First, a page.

I really thought we had moved on from the kind of codswallop I noticed being recycled in the paper last weekend. But apparently not.
In a feeble attempt to encourage higher levels of sugar consumption someone had the hoary old ‘sugar doesn’t make kids hyper’ story dusted off and wheeled out. It is, no doubt, stored next to the ‘chocolate is good for you’ piece that gets regurgitated every Easter.
The article looks at the science and concludes its not the sugar making your kids crazy it’s the food colouring or it’s parents telling the kids they will go nuts and the kids obliging or it’s that it’s an exciting event like a birthday party. In short it’s anything but the sugar.
Dietitian Miriam Raleigh is worried a mistaken belief that sugar makes kids hyper may lead to parents, gasp, limiting their children’s sugar intake. The article even goes on to suggest that doing so may result in the child developing an eating disorder. Miriam decides the solution is to eat sugar in moderation, a phrase that means exactly nothing. Or more precisely and conveniently, means you eat as much as you think is moderate.
So, are we wrong to demonise sugar for its effect on kids? Of course we’re not. It is very bad for them. It causes tooth decay, obesity, type 2 diabetes and kidney disease (at least and its benefits are, well, nothing. So whether it causes hyperactivity is really neither here nor there. Even so, it does.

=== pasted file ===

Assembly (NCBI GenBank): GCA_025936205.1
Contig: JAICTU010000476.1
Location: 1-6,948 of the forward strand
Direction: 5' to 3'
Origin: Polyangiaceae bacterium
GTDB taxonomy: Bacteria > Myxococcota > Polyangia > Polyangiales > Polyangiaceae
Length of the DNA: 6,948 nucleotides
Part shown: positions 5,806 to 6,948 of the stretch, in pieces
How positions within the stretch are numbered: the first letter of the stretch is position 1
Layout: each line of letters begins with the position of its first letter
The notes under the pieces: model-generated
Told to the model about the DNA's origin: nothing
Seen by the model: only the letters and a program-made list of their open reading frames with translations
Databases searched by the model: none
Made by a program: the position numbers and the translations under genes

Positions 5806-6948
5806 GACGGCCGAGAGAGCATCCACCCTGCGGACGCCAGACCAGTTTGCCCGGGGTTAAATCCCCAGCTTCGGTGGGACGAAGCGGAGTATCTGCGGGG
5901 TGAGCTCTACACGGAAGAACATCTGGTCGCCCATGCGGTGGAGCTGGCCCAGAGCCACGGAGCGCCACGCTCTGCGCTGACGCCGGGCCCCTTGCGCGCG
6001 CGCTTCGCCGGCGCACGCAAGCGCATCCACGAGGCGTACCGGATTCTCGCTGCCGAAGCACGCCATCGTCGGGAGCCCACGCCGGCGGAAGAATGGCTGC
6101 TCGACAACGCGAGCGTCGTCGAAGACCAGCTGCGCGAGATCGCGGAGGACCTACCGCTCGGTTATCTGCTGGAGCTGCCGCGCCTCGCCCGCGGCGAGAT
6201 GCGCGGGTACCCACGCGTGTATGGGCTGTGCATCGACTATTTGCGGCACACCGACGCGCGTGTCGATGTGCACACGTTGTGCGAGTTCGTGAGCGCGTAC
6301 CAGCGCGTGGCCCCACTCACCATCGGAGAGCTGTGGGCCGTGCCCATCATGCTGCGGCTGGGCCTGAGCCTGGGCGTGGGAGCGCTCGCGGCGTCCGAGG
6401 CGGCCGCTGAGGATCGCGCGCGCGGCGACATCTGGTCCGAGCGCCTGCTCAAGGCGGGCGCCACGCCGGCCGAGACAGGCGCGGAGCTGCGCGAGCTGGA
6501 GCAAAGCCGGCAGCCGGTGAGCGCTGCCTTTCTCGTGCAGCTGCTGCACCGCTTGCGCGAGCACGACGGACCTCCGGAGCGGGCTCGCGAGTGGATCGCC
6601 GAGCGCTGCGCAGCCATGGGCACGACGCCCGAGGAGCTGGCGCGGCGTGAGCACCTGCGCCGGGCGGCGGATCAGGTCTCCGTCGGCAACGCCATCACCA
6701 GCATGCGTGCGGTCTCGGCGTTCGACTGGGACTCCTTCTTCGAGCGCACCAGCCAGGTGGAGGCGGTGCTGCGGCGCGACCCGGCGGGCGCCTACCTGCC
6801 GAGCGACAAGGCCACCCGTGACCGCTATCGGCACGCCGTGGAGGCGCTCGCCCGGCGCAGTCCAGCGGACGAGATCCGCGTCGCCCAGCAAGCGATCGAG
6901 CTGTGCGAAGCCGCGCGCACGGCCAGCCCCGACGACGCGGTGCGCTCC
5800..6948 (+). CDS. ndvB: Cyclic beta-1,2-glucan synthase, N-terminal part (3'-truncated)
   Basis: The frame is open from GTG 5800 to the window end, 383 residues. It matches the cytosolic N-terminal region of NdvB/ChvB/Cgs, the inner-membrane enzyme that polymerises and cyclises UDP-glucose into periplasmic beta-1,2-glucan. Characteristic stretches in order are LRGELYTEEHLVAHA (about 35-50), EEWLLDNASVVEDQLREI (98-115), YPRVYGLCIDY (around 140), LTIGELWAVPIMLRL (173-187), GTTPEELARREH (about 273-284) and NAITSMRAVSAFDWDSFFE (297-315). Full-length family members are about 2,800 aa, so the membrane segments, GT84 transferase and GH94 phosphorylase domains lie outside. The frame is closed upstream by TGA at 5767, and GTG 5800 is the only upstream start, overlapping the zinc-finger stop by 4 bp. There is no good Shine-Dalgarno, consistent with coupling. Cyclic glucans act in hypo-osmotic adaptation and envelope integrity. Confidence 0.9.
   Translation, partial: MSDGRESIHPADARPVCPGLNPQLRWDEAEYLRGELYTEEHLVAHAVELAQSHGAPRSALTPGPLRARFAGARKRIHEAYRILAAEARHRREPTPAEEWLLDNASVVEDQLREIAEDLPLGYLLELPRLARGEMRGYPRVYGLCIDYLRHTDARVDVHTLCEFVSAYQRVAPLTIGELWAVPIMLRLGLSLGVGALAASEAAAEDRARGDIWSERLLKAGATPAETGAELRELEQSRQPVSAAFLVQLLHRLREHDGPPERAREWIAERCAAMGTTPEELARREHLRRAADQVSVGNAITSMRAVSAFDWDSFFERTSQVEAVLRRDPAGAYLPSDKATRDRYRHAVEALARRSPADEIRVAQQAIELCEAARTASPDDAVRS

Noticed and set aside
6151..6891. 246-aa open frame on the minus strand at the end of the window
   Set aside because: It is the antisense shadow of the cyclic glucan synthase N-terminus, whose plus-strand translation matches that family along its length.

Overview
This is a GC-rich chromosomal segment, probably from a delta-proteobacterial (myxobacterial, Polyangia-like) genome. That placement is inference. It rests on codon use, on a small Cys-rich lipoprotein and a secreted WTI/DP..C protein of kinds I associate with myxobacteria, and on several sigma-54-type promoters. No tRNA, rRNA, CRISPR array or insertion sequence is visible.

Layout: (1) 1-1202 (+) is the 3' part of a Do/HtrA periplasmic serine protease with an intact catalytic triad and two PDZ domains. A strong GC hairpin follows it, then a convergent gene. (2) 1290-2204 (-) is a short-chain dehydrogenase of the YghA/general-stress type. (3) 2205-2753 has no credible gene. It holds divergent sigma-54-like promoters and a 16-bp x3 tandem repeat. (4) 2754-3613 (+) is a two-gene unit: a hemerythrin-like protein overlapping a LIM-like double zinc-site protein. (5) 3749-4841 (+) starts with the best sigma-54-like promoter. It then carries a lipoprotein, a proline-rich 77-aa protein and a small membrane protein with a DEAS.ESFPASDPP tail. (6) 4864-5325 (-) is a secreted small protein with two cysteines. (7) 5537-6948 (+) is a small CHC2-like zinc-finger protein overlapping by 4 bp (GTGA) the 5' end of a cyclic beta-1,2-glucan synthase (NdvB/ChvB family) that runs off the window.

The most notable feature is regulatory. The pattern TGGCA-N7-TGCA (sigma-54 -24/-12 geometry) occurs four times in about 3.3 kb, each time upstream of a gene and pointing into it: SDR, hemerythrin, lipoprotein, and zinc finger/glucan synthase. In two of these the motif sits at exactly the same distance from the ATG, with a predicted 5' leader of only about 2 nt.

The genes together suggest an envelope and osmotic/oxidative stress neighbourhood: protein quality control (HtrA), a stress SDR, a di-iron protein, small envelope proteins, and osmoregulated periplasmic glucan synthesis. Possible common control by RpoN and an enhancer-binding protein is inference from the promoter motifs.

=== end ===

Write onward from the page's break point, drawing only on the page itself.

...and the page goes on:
Sugar is addictive. Like all addictive substances, we crave the dopamine hit it delivers. Each hit increases our tolerance for dopamine until we just can’t focus or function without those dopamine hits. When we have less dopamine than our addicted brain thinks we need, we struggle to focus and we become hyperactive, symptoms that look a lot like ADHD.
Does sugar make our kids more hyperactive immediately after consumption? No. If anything, it is likely to calm them down as they get the dopamine hit they have been craving. Does it create symptoms that look a lot like ADHD in the longer term? Yes, because the dopamine acclimatisation makes us dopamine deficient in between sugar hits. And when we are dopamine deficient, we struggle to hold a coherent thought in our head for even a few seconds. We acquire the attention span of the proverbial gnat and the meditative practices of a Mexican jumping bean.
If we add other sources of dopamine into the mix like gaming or social media, then we can significantly accelerate the effect of sugar. You can probably induce ADHD like symptoms in half the time if the kid is sucking down sugar while shooting his friends on Fortnite.
So no matter how many times you see this sugar is really not that bad chestnut recycled in the local paper, remember just one thing, its nonsense. Sugar is very bad for children (and adults) and it also makes them hyper. And no amount of moderation by dietitians or marketing by the sugar industry will change that.